Education

Safer school crossing

by
May 16, 2018

Twin Rivers School principals Karl Stenning and Andrew Judd, Kerry Myers and her son Jai Clarke and Peter Walsh. Photo by Luke Hemer.

A SCHOOL crossing will be installed on the Northern Hwy to give students safe access to Twin Rivers.

After outcry from the community, VicRoads has confirmed they are working with Campaspe Shire and the developer of a nearby housing estate to establish a children’s crossing.

Located away from the Ogilvie Ave roundabout to keep traffic flowing, the new crossing is estimated to be completed by August.

Twin Rivers co-principal Karl Stenning said he was proud of the community for getting behind the need for the crossing.

“It’s been a long time coming. We knew traffic management would be an issue when we first started discussing the new school,” he said.

“Echuca’s roads continue to get busier and a lot of our students have to cross the Northern Hwy.

“It’s a great result that will mean the journey to school is much safer for heaps of students.”

Member for Murray Plains Peter Walsh said he had been working with the community to secure a safe crossing since the new school opened in February this year.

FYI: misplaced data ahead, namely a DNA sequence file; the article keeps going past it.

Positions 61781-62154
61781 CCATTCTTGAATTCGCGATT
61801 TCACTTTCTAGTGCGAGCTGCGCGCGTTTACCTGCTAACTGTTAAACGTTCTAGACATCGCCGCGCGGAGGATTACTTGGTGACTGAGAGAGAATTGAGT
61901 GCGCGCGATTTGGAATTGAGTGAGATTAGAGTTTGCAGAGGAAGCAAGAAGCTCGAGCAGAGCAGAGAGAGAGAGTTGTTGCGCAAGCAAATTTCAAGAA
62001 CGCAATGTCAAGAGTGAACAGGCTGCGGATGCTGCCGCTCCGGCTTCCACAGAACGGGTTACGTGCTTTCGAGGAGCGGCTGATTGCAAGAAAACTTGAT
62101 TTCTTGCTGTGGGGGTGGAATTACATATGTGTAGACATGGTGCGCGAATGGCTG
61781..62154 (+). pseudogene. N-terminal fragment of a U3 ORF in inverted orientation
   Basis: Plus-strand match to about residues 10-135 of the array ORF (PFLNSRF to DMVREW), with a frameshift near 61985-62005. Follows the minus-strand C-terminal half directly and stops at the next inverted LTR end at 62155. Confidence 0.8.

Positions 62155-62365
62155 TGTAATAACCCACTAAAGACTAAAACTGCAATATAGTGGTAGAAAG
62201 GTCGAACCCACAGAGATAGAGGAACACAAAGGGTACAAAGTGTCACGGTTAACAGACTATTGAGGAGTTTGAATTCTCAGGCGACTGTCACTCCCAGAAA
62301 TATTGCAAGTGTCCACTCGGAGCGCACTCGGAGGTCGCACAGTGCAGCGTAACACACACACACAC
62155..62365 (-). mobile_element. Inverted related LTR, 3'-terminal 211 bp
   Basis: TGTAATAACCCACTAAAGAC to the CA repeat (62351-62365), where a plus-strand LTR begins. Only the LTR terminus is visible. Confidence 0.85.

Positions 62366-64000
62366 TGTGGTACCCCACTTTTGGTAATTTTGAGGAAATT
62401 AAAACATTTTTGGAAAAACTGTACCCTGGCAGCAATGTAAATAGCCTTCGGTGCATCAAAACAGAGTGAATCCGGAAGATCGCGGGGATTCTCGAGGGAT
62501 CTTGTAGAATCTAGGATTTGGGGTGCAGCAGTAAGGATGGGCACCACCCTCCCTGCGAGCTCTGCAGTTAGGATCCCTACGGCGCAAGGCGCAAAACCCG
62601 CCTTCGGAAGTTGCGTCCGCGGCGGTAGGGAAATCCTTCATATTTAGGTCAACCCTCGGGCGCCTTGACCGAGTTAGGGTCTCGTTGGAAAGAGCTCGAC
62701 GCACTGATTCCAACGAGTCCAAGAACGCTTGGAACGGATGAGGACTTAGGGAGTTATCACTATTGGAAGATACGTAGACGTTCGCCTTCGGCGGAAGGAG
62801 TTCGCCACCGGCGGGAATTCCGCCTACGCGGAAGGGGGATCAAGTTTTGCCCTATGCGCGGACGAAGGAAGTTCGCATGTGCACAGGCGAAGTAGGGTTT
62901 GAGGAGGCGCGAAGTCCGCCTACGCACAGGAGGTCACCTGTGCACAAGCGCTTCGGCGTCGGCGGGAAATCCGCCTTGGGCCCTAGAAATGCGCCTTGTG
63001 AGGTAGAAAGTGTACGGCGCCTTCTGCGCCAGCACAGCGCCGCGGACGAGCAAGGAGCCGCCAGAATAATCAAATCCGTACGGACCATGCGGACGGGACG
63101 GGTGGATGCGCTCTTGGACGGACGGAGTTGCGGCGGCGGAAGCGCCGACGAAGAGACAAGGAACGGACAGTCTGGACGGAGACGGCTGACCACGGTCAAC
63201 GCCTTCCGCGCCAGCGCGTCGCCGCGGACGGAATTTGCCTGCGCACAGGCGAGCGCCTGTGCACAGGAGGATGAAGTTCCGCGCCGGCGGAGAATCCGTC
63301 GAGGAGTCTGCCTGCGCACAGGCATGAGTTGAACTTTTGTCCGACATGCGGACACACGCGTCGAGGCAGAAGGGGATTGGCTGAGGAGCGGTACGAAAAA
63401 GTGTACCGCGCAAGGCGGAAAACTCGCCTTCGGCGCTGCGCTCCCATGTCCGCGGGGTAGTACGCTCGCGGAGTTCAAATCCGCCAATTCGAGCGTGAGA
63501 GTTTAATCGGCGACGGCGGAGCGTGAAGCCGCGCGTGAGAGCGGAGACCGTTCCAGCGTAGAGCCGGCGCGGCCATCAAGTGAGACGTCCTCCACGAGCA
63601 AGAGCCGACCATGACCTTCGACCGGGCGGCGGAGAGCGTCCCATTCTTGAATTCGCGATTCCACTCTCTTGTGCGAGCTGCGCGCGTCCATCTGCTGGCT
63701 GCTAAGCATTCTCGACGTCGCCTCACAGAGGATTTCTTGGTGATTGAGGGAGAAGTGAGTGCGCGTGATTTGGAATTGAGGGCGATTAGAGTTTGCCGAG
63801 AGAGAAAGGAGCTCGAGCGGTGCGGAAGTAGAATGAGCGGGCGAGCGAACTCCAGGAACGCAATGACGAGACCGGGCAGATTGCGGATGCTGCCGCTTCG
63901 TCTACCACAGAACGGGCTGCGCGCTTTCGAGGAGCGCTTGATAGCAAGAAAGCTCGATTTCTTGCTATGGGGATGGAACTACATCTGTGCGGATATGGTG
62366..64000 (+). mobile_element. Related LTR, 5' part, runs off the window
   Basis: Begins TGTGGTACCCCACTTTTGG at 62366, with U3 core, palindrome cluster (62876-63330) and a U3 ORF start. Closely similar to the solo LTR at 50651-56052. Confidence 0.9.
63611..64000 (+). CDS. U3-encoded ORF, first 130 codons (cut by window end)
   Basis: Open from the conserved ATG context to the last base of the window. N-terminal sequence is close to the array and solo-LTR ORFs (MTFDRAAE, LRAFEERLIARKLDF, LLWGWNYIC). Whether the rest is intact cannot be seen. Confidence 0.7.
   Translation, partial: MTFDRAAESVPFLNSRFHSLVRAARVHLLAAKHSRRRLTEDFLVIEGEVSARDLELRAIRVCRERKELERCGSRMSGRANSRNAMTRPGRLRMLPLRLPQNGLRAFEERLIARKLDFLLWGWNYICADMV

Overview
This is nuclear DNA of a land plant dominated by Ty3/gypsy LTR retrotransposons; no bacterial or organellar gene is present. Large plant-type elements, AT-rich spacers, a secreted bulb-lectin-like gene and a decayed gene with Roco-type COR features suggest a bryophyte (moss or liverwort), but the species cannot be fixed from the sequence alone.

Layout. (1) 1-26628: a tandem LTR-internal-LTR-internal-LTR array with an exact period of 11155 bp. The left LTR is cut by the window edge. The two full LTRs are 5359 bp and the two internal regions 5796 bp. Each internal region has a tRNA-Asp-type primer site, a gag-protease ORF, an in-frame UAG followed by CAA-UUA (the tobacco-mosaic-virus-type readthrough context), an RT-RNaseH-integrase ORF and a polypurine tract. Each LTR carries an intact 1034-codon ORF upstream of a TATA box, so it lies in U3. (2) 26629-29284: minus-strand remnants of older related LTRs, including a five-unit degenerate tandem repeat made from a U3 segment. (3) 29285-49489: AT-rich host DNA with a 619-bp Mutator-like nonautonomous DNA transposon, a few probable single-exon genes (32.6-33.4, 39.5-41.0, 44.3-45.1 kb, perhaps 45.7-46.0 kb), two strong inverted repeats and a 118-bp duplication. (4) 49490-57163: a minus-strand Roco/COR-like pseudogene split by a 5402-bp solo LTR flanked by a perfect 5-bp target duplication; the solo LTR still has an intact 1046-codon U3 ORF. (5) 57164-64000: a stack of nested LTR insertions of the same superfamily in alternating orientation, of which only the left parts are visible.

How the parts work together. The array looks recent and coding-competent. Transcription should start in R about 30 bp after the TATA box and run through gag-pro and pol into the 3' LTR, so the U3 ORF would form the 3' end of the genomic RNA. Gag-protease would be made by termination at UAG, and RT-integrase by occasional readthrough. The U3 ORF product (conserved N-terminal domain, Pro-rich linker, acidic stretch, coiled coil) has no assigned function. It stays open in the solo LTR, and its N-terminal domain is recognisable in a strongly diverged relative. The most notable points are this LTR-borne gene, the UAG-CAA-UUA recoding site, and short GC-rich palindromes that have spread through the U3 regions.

“In February I wrote to the Minister for Roads and Road Safety Luke Donnellan raising the urgent need for a supervised school crossing to service the new school, and together with concerned parents we ran a strong media campaign,” he said. “This is a good outcome for the school and is a direct result of community proactive action and lobbying.’’

Mr Walsh said community members contacted him in February and he congratulated them for their proactive action and lobbying and he intends to keep the pressure on the State Government until the crossing becomes a reality.

“The important issue now is that it is built before a tragedy occurs,’’ he said.

Kerry Myers was a parent involved in the media campaign for the crossing and said her children were looking forward to having an easy way to cross the busy road.

“It puts my mind at ease knowing kids won’t have to cross a busy road unsupervised. It means there is much less chance of something horrible happening,” she said.

“I’m very happy with the result and proud the community came together to make it reality.”

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